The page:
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Cultural Pluralism

Probably all the non-English immigrants who came to American shores in any significant numbers from colonial times onward—settling either in the forbidding wilderness, the lonely prairie, or in some accessible urban slum—created ethnic enclaves and looked forward to the preservation of at least some of their native cultural patterns. Such a development, natural as breathing, was supported by the later accretion of friends, relatives, and countrymen seeking out oases of familiarity in a strange land, by the desire of the settlers to rebuild (necessarily in miniature) a society in which they could communicate in the familiar tongue and maintain familiar institutions, and, finally, by the necessity to band together for mutual aid and mutual protection against the uncertainties of a strange and frequently hostile environment. This was as true of the “old” immigrants as of the “new.” In fact, some of the liberal intellectuals who fled to America from the inhospitable political climate in Germany in the 1830’s, 1840’s and 1850’s looked forward to the creation of an all-German state within the union, or, even more hopefully, to the eventual formation of a separate German nation, as soon as the expected dissolution of the union under the impact of the slavery controversy should have taken place. Oscar Handlin, writing of the sons in Erin in mid-nineteenth-century Boston, recent refugees from famine and economic degradation in their homeland, points out: “Unable to participate in the normal associational affairs of the community, the Irish felt obliged to erect a society within a society, to act together in their own way. In every contact therefore the group, acting apart from other sections of the community, became intensely aware of its peculiar and exclusive identity.” Thus cultural pluralism was a fact in American society before it became a theory—a theory with explicit relevance for the nation as a whole, and articulated and discussed in the English-speaking circles of American intellectual life.

Early in 1915 there appeared in the pages of The Nation two articles under the title “Democracy versus the Melting-Pot.” Their author was Horace Kallen, a Harvard-educated philosopher with a concern for the application of philosophy to societal affairs, and, as an American Jew, himself derivative of an ethnic background which was the subject to the contemporary pressures for dissolution implicit in the “Americanization,” or Anglo-conformity, and the melting-pot theories. In these articles Kallen vigorously rejected the usefulness of these theories as models of what was actually transpiring in American life or as ideals for the future. Rather he was impressed by the way in which the various ethnic groups in America were coincident with particular area and regions, and with the tendency for each group to preserve its own language, religion, communal institution, and ancestral culture. All the while, he pointed out, the immigrant has been learning to speak English as the language of general communication, and has participated in the over-all economic and political life of the nation. These developments in which “the United States are in the process of becoming a federal state not merely as a union of geographical and administrative unities, but also as a cooperation of cultural diversities, as a federation or commonwealth of national cultures,” the author argued, far from constituting a violation of historic American political principles, as the “Americanizers” claimed, actually represented the inevitable consequences of democratic ideals, since individuals are implicated in groups, and since democracy for the individual must by extension also mean democracy for his group.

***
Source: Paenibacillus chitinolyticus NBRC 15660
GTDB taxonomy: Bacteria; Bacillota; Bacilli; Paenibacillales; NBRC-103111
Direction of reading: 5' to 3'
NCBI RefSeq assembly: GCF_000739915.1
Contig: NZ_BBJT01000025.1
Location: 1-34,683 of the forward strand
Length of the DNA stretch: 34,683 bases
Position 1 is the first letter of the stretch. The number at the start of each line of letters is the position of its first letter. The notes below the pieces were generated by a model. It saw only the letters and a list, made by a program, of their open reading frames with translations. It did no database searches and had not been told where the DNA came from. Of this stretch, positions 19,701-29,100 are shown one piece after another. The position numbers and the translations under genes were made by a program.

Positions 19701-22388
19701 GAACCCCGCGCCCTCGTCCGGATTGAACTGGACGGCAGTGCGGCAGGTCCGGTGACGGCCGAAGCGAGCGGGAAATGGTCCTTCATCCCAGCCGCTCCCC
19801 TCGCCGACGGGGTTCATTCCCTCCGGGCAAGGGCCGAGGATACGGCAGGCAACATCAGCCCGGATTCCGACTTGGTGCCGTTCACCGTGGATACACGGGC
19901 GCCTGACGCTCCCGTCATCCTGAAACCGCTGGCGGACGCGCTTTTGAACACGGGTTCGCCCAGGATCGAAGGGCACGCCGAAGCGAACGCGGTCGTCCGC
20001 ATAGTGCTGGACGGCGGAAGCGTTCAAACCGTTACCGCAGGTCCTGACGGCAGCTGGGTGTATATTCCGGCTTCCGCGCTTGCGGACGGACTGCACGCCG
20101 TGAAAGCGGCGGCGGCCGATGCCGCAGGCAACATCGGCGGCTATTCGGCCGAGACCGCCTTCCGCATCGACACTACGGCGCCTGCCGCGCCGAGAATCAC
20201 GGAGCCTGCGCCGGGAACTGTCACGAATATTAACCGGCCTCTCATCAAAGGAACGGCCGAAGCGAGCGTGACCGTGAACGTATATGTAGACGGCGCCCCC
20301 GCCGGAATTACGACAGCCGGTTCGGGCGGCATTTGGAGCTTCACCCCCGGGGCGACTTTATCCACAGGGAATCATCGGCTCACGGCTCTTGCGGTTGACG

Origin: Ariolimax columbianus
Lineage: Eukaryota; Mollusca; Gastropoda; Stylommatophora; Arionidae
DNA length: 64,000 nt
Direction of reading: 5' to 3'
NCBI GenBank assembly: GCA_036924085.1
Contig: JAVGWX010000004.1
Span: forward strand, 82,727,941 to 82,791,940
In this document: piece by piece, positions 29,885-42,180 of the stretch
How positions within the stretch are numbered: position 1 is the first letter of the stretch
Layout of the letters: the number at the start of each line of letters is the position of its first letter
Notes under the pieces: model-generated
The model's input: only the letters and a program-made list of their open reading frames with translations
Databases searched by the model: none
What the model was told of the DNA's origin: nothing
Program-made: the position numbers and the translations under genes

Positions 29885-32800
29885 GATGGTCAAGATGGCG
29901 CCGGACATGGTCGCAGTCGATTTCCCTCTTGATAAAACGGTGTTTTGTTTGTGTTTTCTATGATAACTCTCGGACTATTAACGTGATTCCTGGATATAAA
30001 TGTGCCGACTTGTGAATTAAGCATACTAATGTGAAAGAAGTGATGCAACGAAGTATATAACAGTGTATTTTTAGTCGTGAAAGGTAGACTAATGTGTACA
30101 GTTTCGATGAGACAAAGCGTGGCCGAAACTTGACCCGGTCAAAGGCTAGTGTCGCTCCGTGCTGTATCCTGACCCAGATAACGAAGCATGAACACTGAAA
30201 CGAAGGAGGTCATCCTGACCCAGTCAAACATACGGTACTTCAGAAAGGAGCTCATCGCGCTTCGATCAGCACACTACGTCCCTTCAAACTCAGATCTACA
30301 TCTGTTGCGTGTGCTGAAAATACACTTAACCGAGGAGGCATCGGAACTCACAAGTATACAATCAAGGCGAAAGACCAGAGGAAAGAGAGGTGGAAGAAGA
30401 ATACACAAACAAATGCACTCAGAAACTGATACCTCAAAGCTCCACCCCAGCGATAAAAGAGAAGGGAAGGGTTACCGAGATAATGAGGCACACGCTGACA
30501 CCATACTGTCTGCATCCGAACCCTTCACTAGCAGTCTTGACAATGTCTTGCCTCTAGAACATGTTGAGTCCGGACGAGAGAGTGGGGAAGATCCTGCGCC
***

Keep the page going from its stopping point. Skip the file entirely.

The processes just described, however, as Kallen develops his argument, are far from having been thoroughly realized. They are menaced by “Americanization” programs, assumptions of Anglo-Saxon superiority, and misguided attempts to promote “racial” amalgamation. Thus America stands at a kind of cultural crossroads. It can attempt to impose by force an artificial, Anglo-Saxon oriented uniformity of its peoples, or it can consciously allow and encourage its ethnic groups to develop democratically, each emphasizing its particular cultural heritage. If the latter course is followed, as Kallen puts it at the close of his essay, then,

The outlines of a possible great and truly democratic commonwealth become discernible. Its form would be that of the federal republic; its substance a democracy of nationalities, cooperating voluntarily and autonomously through common institutions in the enterprise of self realization through the perfection of men according to their kind. The common language of the commonwealth, the language of its great tradition, would be English, but each nationality would have for its emotional and involuntary life its own peculiar dialect or speech, its own individual and inevitable esthetic and intellectual forms. The political and economic life of the commonwealth is a single unit and serves as the foundation and background for the realization of the distinctive individuality of each nation that composes it and of the pooling of these in a harmony above them all. Thus “American civilization” may come to mean the perfection of the cooperative harmonies of “European civilization”—the waste, the squalor and the distress of Europe being eliminated—a multiplicity in a unity, an orchestration of mankind.

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